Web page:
As ever, Atlas looks to engage her readers, many of whom are tiptoeing towards plant-based or are simply trying to find a new spin on their usual go-to meatless recipes. "With food and recipes and cookbooks, if you try to hit people over the head, they get defensive," she says. "Stridency has its place in art and I'm glad I have chance to express that."

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Vegetable Lo Mein

Recipe reprinted with permission from "Plant Power: Transform Your Kitchen, Plate, and Life with More Than 150 Fresh and Flavorful Vegan Recipes" by Nava Atlas, copyright 2014, published by HarperOne.

It's so easy to make vegetable lo mein, a Chinese take-out favorite, at home -- and it's lighter and less heavy on the oil than its restaurant counterpart. Serve this with a simple combo of corn and edamame as shown in the photo; or with a tofu dish. Either way, round out the meal a simple crisp salad. 

Serves: 4 to 6

8 ounces udon or soba, preferably whole-grain
1 tablespoon safflower or other high-heat oil, or 3 tablespoons vegetable broth or water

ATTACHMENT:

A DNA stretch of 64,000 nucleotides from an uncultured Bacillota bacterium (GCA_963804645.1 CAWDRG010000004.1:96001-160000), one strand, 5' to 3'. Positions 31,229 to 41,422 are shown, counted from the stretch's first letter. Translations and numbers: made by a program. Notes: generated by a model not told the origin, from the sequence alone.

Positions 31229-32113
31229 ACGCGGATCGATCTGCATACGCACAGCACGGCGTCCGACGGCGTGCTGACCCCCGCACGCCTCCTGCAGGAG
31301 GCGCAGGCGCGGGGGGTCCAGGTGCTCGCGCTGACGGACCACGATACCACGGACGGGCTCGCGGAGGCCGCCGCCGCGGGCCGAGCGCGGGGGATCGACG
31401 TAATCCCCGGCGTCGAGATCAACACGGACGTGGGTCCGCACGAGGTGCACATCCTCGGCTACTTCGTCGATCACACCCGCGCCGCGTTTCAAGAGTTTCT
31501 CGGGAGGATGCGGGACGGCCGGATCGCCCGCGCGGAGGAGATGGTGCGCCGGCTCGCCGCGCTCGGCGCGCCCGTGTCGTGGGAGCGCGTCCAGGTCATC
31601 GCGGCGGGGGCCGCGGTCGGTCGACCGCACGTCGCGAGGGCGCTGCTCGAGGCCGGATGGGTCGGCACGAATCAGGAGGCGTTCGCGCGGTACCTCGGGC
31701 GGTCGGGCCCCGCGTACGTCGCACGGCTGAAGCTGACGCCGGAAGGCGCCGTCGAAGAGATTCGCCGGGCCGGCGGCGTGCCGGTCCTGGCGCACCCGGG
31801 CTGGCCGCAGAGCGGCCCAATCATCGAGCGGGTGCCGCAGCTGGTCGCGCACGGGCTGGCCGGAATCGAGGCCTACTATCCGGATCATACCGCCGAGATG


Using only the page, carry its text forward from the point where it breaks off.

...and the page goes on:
2 teaspoons dark sesame oil (optional but highly recommended)
1/2 small head green or napa cabbage, cut into long, narrow ribbons (see Note)
2 cups small broccoli florets
2 cups fresh green beans, trimmed and cut in half (see Note)
1 cup sliced mushrooms (optional)
3 to 4 scallions, white and green parts cut into 1-inch-long segments
vegetable broth or water for moistening
reduced-sodium natural soy sauce or tamari to taste
freshly ground pepper to taste

Cook the noodles according to package directions in plenty of rapidly simmering water until al dente, then drain.

Meanwhile, heat the safflower oil, broth, or water and 1 teaspoon of the sesame oil (if desired) in a stir-fry pan. Add the cabbage, broccoli, and green beans. Cover and cook for 2 to 3 minutes.

Add the mushrooms, if desired, and scallions and stir-fry over medium-high heat for 5 minutes or until the vegetables are just tender-crisp. Add a small amount of vegetable broth or water, just enough to keep the pan moist.

Add the cooked noodles to the stir-fry pan and toss together. Add the remaining teaspoon of sesame oil, if using, then season with soy sauce and pepper to taste. Serve at once.

Note: When you're in a hurry, you can substitute 8 ounces of pre-shredded coleslaw (preferably with carrots included) for the green or napa cabbage. And fresh, slender green beans are hard to come by for much of the year, so I give you my full blessing to use frozen organic whole baby green beans, which are consistently excellent--and also save you the time and trouble of trimming the ends.

Use whatever you've got in the fridge in place of or in addition to some of the veggies called for in the recipe--romaine lettuce, mung bean sprouts, and/or bok choy in place of cabbage; broccoli rabe or Chinese broccoli instead of regular broccoli--it's all good!

Turn this into a heartier dish by adding 8 ounces seitan, cut into narrow strips, along with the cabbage, broccoli, and green beans.